Glove and Belt

Finally, the Sovereign puts on the stole and cloth of gold Robe Royal (Imperial Mantle), or Pallium Regale, and receives the orb (the globe dominated by the emblem of Christianity), the coronation ring, which is placed on the fourth finger of the right hand, the glove, the scepter with the cross and the rod or scepter with the dove.

Sovereigns Ring

There follows the actual moment of crowning. The entire assembly stands as the Archbishop raises St. Edward’s Crown, which is placed on the Sovereign’s head. A great shout goes up: ‘God save The King’. Trumpets sound, and ‘by a signal given, the great guns of the Tower and the guns in the Park will be shot off.

St. Edward’s Crown

After the Benediction, the sovereign is enthroned, and then receives the homage, first of the Archbishop of Canterbury on behalf of the Lords Spiritual, and then the Princes of Wales.

The homage is completed, drums beat and trumpets sound, and the assembly acclaims the new Sovereign. The pomp and ceremonial are over, but the service fittingly ends with the Sovereign taking Holy Communion and offering a pall or altar cloth or a wedge of gold of one pound in weight.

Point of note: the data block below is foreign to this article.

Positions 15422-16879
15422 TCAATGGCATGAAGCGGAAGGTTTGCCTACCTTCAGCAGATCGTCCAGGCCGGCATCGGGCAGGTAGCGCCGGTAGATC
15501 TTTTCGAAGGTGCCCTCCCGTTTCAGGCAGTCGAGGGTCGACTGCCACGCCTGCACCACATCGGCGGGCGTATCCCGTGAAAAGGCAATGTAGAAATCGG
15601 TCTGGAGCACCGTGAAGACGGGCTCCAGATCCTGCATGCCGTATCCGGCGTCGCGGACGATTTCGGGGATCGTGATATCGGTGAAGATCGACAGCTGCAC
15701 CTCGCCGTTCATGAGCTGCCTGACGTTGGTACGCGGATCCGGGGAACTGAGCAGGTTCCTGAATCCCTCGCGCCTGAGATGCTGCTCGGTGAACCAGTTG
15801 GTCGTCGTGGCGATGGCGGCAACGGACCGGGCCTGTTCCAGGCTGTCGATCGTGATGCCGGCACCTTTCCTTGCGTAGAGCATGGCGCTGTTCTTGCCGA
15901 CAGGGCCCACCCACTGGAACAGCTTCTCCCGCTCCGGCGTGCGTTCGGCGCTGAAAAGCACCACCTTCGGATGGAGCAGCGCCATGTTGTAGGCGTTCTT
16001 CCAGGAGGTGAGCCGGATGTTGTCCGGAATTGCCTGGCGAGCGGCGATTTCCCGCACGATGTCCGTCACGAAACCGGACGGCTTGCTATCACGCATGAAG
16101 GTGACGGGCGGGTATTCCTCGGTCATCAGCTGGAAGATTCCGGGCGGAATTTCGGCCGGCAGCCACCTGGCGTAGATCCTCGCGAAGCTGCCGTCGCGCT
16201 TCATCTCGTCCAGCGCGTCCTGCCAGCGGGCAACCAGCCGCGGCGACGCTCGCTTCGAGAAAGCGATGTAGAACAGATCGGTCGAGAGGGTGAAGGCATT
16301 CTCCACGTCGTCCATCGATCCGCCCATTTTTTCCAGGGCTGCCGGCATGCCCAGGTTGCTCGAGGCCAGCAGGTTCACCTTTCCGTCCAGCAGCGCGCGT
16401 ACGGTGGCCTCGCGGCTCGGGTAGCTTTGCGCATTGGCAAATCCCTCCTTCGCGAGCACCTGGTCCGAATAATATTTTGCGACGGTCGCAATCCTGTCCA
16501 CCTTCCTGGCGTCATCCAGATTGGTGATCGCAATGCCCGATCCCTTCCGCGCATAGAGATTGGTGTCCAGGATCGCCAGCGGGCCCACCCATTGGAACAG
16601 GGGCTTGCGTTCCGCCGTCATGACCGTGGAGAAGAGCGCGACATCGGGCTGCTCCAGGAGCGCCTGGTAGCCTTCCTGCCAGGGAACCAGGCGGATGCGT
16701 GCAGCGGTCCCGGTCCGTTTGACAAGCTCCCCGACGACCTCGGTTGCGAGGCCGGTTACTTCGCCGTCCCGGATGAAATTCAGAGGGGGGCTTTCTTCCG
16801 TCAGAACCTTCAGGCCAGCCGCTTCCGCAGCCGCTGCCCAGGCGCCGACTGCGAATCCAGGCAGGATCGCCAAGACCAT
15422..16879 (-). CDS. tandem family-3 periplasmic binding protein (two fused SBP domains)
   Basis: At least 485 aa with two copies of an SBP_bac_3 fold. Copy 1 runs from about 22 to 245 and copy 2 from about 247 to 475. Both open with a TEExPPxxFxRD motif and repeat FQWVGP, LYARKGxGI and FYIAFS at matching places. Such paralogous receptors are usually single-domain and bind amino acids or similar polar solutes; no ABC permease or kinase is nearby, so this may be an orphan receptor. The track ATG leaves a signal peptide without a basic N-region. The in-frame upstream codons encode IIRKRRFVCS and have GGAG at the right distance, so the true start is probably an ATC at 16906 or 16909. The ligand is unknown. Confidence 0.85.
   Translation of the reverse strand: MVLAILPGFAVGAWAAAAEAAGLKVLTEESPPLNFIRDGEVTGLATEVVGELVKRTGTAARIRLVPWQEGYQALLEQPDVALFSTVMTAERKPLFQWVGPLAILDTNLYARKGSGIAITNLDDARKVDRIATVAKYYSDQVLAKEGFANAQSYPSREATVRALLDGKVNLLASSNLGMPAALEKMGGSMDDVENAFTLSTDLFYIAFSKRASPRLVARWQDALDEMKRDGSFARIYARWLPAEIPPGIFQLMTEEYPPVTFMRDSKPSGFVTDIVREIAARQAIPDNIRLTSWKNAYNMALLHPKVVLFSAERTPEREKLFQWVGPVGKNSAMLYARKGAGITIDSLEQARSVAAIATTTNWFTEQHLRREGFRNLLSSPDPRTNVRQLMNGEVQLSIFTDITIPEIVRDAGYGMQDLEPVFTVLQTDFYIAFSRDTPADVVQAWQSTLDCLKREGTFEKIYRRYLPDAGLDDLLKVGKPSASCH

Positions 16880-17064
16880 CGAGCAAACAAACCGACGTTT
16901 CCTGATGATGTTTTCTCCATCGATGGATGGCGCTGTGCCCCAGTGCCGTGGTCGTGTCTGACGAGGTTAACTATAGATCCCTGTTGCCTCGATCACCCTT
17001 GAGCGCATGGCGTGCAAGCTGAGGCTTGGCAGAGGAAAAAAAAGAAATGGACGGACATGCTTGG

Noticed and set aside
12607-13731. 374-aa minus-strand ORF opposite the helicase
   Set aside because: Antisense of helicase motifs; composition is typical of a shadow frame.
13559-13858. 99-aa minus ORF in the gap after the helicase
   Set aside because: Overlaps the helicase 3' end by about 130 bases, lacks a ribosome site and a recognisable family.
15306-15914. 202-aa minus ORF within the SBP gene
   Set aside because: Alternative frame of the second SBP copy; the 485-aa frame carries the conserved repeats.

The Sovereign finally withdraws to St. Edward’s Chapel, changes into the robe of purple velvet, and puts on the lighter Imperial State Crown.

Imperial State Crown

Queen Camilla will be crowned with King Charles III in a similar but simpler ceremony. She is anointed and crowned, after which she receives ornaments similar to, but smaller than his. She does not receive an orb.

The coronation is an occasion for great pomp and celebration. Still, it is basically a religious ceremony, the significance of which was well expressed by the Archbishop of York, Dr. Lang, at the coronation of King George V on 22 June 1911: ‘The King comes not alone to his hallowing, He bears his people with him. For the national life, as well as for its representative, this is a day of consecration . . .’

The coronation is a deeply religious occasion steeped in centuries-old traditions and showcases the sort of lavish royal pageantry for which the British are famous.  It is an important event that demonstrates the transfer of power and marks the beginning of a new era for the country.

With the indulgence of the Hofdames and speaking as an American who appreciates the heritage and cultural legacy of the British Monarchy, I send my sincere best wishes to their Majesties, King Charles III and Queen Camilla.  I hope that they have many happy, healthy, and prosperous years as monarchs.  This is a momentous time for the United Kingdom as it moves forward after a long and memorable reign of Queen Elizabeth II. 

Take a tour of Westminster Abbey to prepare for tomorrow’s big event!